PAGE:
Nora Ephron is Gone.

All week long I have been thinking about what to write for my blog this week and the subject came in an unwelcomed push on my IPhone from the New York Time’s last night at dinner.  Nora Ephron, screenwriter, director, playwright, feminist, novelist, mother and a unique voice for a generation of American women had died.

If anyone still asked me whom I wanted to be when I grew up, I would say Nora Ephron. Smart, funny, sophisticated and a pen that conveyed stories about strong women in a way we all could take in, connect with and laugh about. Nora Ephron had a great ear.  Who can forget the deli scene in When Harry Met Sally or The Empire State Building rooftop in Sleepless in Seattle?   Her nuclear divorce from Watergate journalist Carl Bernstein was stuff of Beltway legend and inspired her book and movie, Heartburn. She reinvented the banter-rich romantic comedies of the 30's and 40's for the modern era.  No mere chick flicks, men liked them too.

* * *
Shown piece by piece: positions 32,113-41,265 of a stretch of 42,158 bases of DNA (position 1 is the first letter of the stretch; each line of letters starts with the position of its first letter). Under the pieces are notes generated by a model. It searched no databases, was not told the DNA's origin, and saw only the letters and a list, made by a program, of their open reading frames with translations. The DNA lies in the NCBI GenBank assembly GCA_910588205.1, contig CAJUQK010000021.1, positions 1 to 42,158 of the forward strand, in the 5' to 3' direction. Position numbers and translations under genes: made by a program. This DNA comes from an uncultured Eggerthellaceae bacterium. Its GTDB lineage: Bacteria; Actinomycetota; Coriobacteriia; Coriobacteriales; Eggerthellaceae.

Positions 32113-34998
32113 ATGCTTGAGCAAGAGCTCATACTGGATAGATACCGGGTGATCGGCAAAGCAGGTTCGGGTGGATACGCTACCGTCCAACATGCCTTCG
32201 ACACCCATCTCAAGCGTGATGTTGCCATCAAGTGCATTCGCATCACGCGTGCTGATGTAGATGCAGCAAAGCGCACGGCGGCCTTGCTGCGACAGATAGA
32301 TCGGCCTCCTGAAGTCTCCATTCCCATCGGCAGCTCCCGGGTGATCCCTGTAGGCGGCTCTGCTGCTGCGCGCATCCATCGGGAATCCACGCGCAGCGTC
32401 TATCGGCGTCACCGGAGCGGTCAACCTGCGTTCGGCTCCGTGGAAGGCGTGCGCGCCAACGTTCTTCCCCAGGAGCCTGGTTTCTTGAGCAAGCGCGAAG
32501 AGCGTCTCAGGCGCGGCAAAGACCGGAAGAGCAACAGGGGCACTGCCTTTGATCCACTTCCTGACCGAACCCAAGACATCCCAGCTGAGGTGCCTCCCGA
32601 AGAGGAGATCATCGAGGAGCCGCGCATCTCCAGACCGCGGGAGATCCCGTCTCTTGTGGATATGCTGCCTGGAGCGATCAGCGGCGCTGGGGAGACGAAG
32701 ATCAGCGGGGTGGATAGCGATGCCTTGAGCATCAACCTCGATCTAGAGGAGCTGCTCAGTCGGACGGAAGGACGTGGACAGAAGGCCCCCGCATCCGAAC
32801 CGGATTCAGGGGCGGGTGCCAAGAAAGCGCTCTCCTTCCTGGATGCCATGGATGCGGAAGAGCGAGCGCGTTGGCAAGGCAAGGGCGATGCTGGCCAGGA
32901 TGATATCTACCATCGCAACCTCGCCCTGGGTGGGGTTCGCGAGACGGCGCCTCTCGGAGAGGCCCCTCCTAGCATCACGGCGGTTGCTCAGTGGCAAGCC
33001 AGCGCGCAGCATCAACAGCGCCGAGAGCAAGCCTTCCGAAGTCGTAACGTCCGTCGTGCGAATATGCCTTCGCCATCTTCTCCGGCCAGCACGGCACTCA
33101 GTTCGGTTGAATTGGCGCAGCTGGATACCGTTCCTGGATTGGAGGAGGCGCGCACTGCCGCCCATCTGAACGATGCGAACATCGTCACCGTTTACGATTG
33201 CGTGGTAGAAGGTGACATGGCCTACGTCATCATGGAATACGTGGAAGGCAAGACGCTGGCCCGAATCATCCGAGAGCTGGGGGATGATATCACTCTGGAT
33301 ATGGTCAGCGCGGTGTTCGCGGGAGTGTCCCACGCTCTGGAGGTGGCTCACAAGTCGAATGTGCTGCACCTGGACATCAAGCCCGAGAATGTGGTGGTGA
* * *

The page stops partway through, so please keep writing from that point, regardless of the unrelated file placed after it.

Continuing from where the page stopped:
Some of Nora’s recent writings reflected her philosophy on aging as a woman.   Her book, “I Feel Bad About My Neck”, is hilarious and a touchstone for every woman over 40 who wonders why gravity holds a grudge. But to me, what is so sad about Nora’s passing is that we lose a wit, an intelligent, funny woman who had something to say, a throwback to Dorothy Parker and an era of women with a pen that mattered.

Tina Fey may carry the torch or perhaps Kristen Wiig, but there will not be the texture of the language, the natural cadence of dialogue, the way real people talk, or the unsentimental look at sentimental subjects. She liked chemistry not crudeness.  This writer showed all of us that “I’ll have what she’s having” was enough said. Her last film, Julie and Julia, was a wonderful story about Julia Child who wrote the bible on French cooking.  In the film, Child’s adoring husband Paul, played by Stanley Tucci, encourages his wife by saying, “Your book is going to change the world”.

And in her own way, Nora Ephron changed mine.